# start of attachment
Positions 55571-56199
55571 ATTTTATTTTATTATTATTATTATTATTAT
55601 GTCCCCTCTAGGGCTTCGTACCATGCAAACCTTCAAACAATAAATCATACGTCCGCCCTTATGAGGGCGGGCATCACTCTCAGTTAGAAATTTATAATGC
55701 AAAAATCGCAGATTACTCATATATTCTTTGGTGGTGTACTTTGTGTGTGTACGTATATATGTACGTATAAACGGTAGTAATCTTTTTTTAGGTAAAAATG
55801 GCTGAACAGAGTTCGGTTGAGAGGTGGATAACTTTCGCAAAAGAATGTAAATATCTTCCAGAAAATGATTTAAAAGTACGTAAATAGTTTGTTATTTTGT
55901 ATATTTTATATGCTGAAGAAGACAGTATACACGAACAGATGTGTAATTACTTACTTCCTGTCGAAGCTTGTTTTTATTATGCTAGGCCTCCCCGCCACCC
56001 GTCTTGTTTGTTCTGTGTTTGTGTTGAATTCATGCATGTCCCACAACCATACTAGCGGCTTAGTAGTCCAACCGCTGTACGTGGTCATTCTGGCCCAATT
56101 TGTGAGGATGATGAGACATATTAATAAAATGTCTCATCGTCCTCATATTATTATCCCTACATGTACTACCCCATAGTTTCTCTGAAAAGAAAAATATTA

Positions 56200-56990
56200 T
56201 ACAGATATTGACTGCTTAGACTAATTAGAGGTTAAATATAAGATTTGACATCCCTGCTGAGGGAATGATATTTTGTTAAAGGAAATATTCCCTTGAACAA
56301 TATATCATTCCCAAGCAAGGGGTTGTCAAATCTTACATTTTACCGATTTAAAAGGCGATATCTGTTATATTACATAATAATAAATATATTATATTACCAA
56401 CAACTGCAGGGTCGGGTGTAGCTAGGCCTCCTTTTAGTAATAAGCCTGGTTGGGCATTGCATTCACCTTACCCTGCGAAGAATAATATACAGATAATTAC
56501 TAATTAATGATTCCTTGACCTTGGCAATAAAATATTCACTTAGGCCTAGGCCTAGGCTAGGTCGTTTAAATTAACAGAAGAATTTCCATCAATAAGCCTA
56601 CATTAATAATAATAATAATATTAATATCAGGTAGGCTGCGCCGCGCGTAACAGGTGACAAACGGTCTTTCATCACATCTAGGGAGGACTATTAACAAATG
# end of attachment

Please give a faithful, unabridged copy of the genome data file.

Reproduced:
Positions 55571-56199
55571 ATTTTATTTTATTATTATTATTATTATTAT
55601 GTCCCCTCTAGGGCTTCGTACCATGCAAACCTTCAAACAATAAATCATACGTCCGCCCTTATGAGGGCGGGCATCACTCTCAGTTAGAAATTTATAATGC
55701 AAAAATCGCAGATTACTCATATATTCTTTGGTGGTGTACTTTGTGTGTGTACGTATATATGTACGTATAAACGGTAGTAATCTTTTTTTAGGTAAAAATG
55801 GCTGAACAGAGTTCGGTTGAGAGGTGGATAACTTTCGCAAAAGAATGTAAATATCTTCCAGAAAATGATTTAAAAGTACGTAAATAGTTTGTTATTTTGT
55901 ATATTTTATATGCTGAAGAAGACAGTATACACGAACAGATGTGTAATTACTTACTTCCTGTCGAAGCTTGTTTTTATTATGCTAGGCCTCCCCGCCACCC
56001 GTCTTGTTTGTTCTGTGTTTGTGTTGAATTCATGCATGTCCCACAACCATACTAGCGGCTTAGTAGTCCAACCGCTGTACGTGGTCATTCTGGCCCAATT
56101 TGTGAGGATGATGAGACATATTAATAAAATGTCTCATCGTCCTCATATTATTATCCCTACATGTACTACCCCATAGTTTCTCTGAAAAGAAAAATATTA

Positions 56200-56990
56200 T
56201 ACAGATATTGACTGCTTAGACTAATTAGAGGTTAAATATAAGATTTGACATCCCTGCTGAGGGAATGATATTTTGTTAAAGGAAATATTCCCTTGAACAA
56301 TATATCATTCCCAAGCAAGGGGTTGTCAAATCTTACATTTTACCGATTTAAAAGGCGATATCTGTTATATTACATAATAATAAATATATTATATTACCAA
56401 CAACTGCAGGGTCGGGTGTAGCTAGGCCTCCTTTTAGTAATAAGCCTGGTTGGGCATTGCATTCACCTTACCCTGCGAAGAATAATATACAGATAATTAC
56501 TAATTAATGATTCCTTGACCTTGGCAATAAAATATTCACTTAGGCCTAGGCCTAGGCTAGGTCGTTTAAATTAACAGAAGAATTTCCATCAATAAGCCTA
56601 CATTAATAATAATAATAATATTAATATCAGGTAGGCTGCGCCGCGCGTAACAGGTGACAAACGGTCTTTCATCACATCTAGGGAGGACTATTAACAAATG